I have two books on tap for the weekend, sending The Sparrow and Miss Peregrine's Home for Peculiar Children back to the to-read shelf for the time being. (Just for awhile! I was really getting into MPHfPC!)

First up - I will be continuing with Attachments by Rainbow Rowell, which I first heard about in BookPage magazine (you know, the free newspaper-style book review publication offered at your library?). The protagonist in Attachments is incredibly likable and the entire novel has such a fun air to it - I am finding myself smiling a lot as I read. I have a feeling that this might become one of my favorite books of 2011.

Here is some more information for the curious, taken from Goodreads:
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Beth and Jennifer know their company monitors their office e-mail. But the women still spend all day sending each other messages, gossiping about their coworkers at the newspaper and baring their personal lives like an open book. Jennifer tells Beth everything she can't seem to tell her husband about her anxieties over starting a family. And Beth tells Jennifer everything, period. When Lincoln applied to be an Internet security officer, he hardly imagined he'd be sifting through other people's inboxes like some sort of electronic Peeping Tom. Lincoln is supposed to turn people in for misusing company e-mail, but he can't quite bring himself to crack down on Beth and Jennifer. He can't help but be entertained-and captivated- by their stories.

But by the time Lincoln realizes he's falling for Beth, it's way too late for him to ever introduce himself. What would he say to her? "Hi, I'm the guy who reads your e-mail, and also, I love you." After a series of close encounters and missed connections, Lincoln decides it's time to muster the courage to follow his heart . . . even if he can't see exactly where it's leading him.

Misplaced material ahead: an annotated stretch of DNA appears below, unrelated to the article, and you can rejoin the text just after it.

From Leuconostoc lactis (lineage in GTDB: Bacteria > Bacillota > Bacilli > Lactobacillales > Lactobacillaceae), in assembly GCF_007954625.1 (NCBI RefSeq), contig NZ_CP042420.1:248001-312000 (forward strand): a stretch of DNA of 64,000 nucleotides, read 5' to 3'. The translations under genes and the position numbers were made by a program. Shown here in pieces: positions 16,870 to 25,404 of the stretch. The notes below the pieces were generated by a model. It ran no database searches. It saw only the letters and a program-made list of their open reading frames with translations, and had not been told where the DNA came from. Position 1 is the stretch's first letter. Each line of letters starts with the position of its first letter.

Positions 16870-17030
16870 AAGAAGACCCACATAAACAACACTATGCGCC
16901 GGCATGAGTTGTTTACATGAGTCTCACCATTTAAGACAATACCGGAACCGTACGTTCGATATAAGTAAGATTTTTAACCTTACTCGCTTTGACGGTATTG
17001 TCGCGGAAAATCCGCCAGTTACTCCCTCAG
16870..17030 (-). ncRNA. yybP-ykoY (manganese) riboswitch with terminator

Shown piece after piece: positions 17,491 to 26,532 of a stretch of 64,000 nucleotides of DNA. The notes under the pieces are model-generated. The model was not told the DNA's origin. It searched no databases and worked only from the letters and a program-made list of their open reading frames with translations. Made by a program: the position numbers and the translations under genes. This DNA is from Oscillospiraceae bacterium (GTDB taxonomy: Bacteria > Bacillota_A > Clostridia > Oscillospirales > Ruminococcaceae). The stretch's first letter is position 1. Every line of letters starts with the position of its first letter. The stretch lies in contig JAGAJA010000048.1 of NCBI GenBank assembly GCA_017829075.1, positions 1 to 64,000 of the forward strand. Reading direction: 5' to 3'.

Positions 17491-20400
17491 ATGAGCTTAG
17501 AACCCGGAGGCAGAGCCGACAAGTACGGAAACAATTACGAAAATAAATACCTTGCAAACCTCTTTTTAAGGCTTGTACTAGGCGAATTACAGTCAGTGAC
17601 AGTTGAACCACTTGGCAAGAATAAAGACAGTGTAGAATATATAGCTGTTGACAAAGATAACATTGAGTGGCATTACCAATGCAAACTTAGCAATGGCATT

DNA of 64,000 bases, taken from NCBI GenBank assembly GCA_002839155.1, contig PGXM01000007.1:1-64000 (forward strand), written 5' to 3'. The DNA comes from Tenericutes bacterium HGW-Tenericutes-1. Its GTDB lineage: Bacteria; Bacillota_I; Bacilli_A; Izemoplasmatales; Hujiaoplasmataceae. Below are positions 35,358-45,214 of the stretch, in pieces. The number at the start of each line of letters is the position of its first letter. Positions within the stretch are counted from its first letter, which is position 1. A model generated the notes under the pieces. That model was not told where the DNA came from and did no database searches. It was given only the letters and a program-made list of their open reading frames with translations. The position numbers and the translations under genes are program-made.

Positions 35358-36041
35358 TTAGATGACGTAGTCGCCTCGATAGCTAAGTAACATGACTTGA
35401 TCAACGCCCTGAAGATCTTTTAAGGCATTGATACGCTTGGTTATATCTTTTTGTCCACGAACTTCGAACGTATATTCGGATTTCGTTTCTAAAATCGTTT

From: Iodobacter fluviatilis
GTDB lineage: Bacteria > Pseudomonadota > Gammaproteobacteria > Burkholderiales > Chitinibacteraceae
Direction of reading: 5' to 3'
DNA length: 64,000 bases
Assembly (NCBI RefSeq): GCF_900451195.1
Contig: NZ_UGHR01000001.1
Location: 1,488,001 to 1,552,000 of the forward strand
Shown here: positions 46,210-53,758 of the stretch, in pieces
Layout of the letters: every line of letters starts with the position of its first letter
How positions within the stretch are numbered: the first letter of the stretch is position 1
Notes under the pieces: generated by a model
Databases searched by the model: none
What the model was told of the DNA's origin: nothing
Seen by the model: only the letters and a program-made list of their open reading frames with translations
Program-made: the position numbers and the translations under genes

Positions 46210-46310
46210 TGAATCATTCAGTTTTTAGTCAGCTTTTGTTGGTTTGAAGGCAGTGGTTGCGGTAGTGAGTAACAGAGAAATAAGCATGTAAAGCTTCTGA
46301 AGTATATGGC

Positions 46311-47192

Written with whip-smart precision and charm, Attachments is a strikingly clever and deeply romantic debut about falling in love with the person who makes you feel like the best version of yourself. Even if it's someone you've never met.

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The second book on my nightstand's to-read-this-weekend-stack  is Steplings, the debut novel by author CW Smith. The author sent me a PDF galley to review, but the book won't be available until September 2, 2011. Look for more information to come. For now, a summary from Goodreads:

Nineteen-year-old Jason is lost. The rush of graduation parties has subsided, the ubiquitous discussion of college departures dimmed to a dull roar. His former classmates have made elaborate plans, but the only date on Jason’s calendar is a court appearance next Monday. Jason, who dropped out of high school just two months shy of graduation, finds himself stuck in the well-worn grooves of his hometown. But when his over-achieving girlfriend Lisa departs for UT Austin to study medicine, Jason finds Mesquite a place he can hardly recognize.